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U.S. Briefs: Minneapolis bows to Muslim prayer request

City updates noise ordinance to allow predawn and nighttime calls to prayer

Jessie Wardarski/AP

U.S. Briefs: Minneapolis bows to Muslim prayer request
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Fact Box Sources: U.S. Census Bureau and World Atlas


On April 13, Minneapolis became the first major U.S. city to approve outdoor broadcasts of the Muslim call to prayer—five times a day, year-round. All 13 members of the City Council are Democrats, and three are Muslim. They voted unanimously to change the noise ordinance to allow the unrestricted loudspeaker announcements, or adhan. Mayor Jacob Frey signed the measure April 17. The city’s 40 mosques can now broadcast the adhan at predawn, afternoon, late afternoon, post-sunset, and nighttime. Prior to the vote, the city allowed no predawn or nighttime announcements. Those could now sound as early as 3:30 a.m. and as late as 11 p.m. No organized efforts opposed the decision, and at a recent City Hall meeting, Christian and Jewish leaders voiced support. A local imam said Minneapolis is now “a city for all religions.” He also said the adhan’s “Allahu akbar” (Allah is great) message goes beyond the specific beliefs of Islam. About 130,000 Muslims live in Minneapolis. —Sharon Dierberger


Gov. Wes Moore signed a bill on April 11 to remove the statute of limitations for lawsuits related to sexual abuse—a move coming in response to a devastating report on sexual abuse by Roman Catholic priests and others working for the Archdiocese of Baltimore. The nearly 500-page report from the state attorney general’s office, released April 5, describes abuse of at least 600 children by more than 150 individuals going back to the 1940s. The report also describes efforts by church leaders to cover up the abuse: “The sheer number of abusers and victims, the depravity of the abusers’ conduct, and the frequency with which known abusers were given the opportunity to continue preying upon children are astonishing.” —Emma Freire

New Mexico

Doctors opposed to assisted suicide gained a reprieve on April 4 when Gov. Michelle Lujan Grisham signed a law protecting their right to refuse to help patients die. New Mexico’s End-of-Life Options Act clarifies that healthcare professionals are “able to refuse to participate in medical aid in dying for reasons of conscience.” Alliance Defending Freedom filed a lawsuit in December on behalf of Dr. Mark Lacy and the Christian Medical & Dental Associations challenging the state’s Elizabeth Whitefield End-of Life Options Act. The 2021 law not only decriminalized suicide but also required doctors to tell terminally ill patients suicide is an option and refer them to doctors willing to help them carry it out. —Steve West

Andy Beshear

Andy Beshear Ryan C. Hermens/Lexington Herald-Leader via AP


A federal appeals court ruled April 10 that Gov. Andy Beshear must pay more than $270,000 in attorney fees to three people who sued him over COVID-19-era quarantines. Randall Daniel, Theodore Roberts, and Sally O’Boyle sued Beshear for violating their right to assemble for worship in August 2020 after they each received notices that their attendance at Maryville Baptist Church’s Easter service violated emergency orders. The notices went on to demand that they quarantine or face “further enforcement measures.” The group’s suit alleged that the governor’s bans on interstate travel and religious gatherings violated their constitutional rights. The 6th U.S. Circuit Court of Appeals struck down Beshear’s prohibition on in-­person services in May 2020, citing the ban’s “unexplained breadth.” The three plaintiffs’ suit relied on that decision. A lower district court awarded them attorney fees, but Beshear appealed. This month, the 6th Circuit affirmed the lower court’s decision. Taxpayer funds will cover the fees. —Elizabeth Russell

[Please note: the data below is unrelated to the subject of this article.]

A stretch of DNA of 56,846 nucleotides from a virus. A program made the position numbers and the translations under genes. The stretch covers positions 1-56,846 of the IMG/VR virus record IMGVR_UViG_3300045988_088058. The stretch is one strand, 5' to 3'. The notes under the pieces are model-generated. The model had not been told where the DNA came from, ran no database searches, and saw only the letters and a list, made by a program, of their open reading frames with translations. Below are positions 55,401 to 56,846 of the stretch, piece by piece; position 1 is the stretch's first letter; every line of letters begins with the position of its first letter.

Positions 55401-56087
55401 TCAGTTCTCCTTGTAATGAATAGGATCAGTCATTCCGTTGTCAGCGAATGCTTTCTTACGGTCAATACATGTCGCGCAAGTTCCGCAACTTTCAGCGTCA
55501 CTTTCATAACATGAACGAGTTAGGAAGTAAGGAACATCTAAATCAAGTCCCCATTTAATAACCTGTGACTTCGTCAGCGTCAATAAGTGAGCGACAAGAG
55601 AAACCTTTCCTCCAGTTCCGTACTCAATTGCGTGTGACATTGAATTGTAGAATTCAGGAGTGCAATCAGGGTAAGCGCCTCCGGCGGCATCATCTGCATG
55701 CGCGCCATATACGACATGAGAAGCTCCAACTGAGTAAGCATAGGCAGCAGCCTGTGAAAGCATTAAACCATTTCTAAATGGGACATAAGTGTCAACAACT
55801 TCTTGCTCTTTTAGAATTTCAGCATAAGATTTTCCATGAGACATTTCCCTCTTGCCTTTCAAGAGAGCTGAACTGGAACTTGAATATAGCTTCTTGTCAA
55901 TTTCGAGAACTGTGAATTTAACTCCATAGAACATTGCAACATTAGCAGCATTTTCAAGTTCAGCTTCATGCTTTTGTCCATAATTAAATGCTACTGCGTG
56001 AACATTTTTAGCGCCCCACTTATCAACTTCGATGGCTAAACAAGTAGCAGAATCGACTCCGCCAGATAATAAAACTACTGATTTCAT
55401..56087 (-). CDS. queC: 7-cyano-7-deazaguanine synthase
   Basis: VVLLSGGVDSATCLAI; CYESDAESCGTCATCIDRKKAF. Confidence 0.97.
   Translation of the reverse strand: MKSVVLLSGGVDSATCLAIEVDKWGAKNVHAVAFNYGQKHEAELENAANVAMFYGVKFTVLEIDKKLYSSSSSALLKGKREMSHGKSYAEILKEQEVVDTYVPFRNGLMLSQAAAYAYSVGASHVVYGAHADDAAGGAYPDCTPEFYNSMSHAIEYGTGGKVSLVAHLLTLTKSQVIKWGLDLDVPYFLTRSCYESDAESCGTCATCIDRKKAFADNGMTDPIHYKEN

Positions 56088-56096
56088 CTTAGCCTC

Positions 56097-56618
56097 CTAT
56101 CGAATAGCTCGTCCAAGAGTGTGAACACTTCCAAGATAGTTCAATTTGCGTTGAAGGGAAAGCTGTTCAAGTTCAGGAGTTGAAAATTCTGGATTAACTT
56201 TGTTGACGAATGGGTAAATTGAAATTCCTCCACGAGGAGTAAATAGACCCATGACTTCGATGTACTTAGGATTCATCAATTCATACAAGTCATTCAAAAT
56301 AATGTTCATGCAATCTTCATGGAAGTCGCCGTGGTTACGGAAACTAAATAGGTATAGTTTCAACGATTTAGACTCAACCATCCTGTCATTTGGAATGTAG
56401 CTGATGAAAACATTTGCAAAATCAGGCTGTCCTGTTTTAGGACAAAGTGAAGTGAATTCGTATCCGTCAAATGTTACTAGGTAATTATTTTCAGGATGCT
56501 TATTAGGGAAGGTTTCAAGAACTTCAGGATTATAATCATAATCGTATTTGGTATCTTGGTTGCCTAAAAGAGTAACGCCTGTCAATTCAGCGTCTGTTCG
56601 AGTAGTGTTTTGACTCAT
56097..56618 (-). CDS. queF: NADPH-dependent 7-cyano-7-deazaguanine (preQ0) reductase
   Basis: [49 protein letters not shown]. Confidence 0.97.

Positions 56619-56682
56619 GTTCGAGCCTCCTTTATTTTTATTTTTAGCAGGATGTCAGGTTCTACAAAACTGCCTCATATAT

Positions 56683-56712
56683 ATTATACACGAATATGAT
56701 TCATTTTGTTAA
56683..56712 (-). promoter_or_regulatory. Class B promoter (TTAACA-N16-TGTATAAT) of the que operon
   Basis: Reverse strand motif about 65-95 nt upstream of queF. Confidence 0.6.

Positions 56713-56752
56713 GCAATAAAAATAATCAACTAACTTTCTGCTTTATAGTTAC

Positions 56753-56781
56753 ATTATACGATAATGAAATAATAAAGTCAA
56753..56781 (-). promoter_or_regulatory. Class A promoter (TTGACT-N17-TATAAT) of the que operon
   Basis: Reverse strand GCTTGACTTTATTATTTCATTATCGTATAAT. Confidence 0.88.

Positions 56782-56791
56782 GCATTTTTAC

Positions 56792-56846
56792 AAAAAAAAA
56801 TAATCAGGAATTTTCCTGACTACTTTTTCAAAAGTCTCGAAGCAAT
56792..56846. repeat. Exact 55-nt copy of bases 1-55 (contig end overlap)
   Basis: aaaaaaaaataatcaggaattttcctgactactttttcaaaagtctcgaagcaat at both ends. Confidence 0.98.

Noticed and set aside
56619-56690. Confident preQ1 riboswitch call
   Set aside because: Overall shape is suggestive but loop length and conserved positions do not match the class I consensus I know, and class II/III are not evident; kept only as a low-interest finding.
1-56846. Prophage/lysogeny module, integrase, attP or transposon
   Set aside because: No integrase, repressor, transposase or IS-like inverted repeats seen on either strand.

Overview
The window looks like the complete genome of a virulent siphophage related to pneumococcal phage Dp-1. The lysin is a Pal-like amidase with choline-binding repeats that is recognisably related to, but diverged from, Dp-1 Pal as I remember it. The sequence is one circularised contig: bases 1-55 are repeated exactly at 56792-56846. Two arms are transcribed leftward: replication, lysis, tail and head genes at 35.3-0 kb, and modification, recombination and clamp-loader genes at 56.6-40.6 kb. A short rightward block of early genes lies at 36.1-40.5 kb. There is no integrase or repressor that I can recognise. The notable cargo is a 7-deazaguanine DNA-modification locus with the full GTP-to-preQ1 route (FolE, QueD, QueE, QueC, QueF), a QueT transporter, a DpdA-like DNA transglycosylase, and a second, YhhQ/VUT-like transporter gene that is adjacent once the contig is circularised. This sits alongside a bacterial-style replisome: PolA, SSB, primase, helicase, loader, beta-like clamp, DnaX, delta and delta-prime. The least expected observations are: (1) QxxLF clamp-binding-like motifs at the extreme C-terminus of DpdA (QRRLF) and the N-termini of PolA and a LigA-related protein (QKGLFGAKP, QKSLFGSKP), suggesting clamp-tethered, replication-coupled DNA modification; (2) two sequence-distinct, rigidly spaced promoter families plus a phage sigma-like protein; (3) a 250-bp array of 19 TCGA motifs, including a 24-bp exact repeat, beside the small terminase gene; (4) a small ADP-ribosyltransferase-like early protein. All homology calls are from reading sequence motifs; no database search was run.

The 5th U.S. Circuit Court of Appeals on April 12 ruled to reinstate past safety restrictions for distributing the abortion-causing drug mifepristone. Days earlier, a federal judge in Texas had ruled to completely block the U.S. Food and Drug Administration’s 23-year-old approval of the drug. The 5th Circuit paused that ruling, but it upheld the lower court’s reinstatement of required in-person dispensing of the drug, an intended safety measure that the FDA had rolled back in recent years. The circuit court also upheld the lower court’s revocation of a 2019 approval that allowed a company to make a generic version. But it said too much time had likely passed for the pro-life doctors who sued the FDA to challenge the original approval of the drug in 2000. Two days later, the U.S. Supreme Court put a temporary pause on the court orders to give the justices time to consider the arguments in the case. —Leah Savas


Police have arrested a man who identifies as a woman for allegedly planning to attack a middle school. Deputies from the Elbert County Sheriff’s Office took William Whitworth, 19, into custody March 31 after his sister alerted them about his plans. Whitworth, who went by the name Lilly, had allegedly planned the shooting for about a month. Investigators searched his room and said they found a hand-drawn floor plan of Timberview Middle School, where he was briefly a student, and a list of people “to be killed,” according to the Colorado Springs Gazette. Whitworth had also allegedly listed an elementary school and a high school as potential targets, and his notebook included resources for making homemade firearms and bombs. Authorities said he told them he had “no specific reason” for planning the shooting, but his manifesto reportedly cited mass shooters and political ­commentators. Whitworth now awaits a May 5 hearing to face charges including first-degree criminal attempt to commit murder. —Elizabeth Russell


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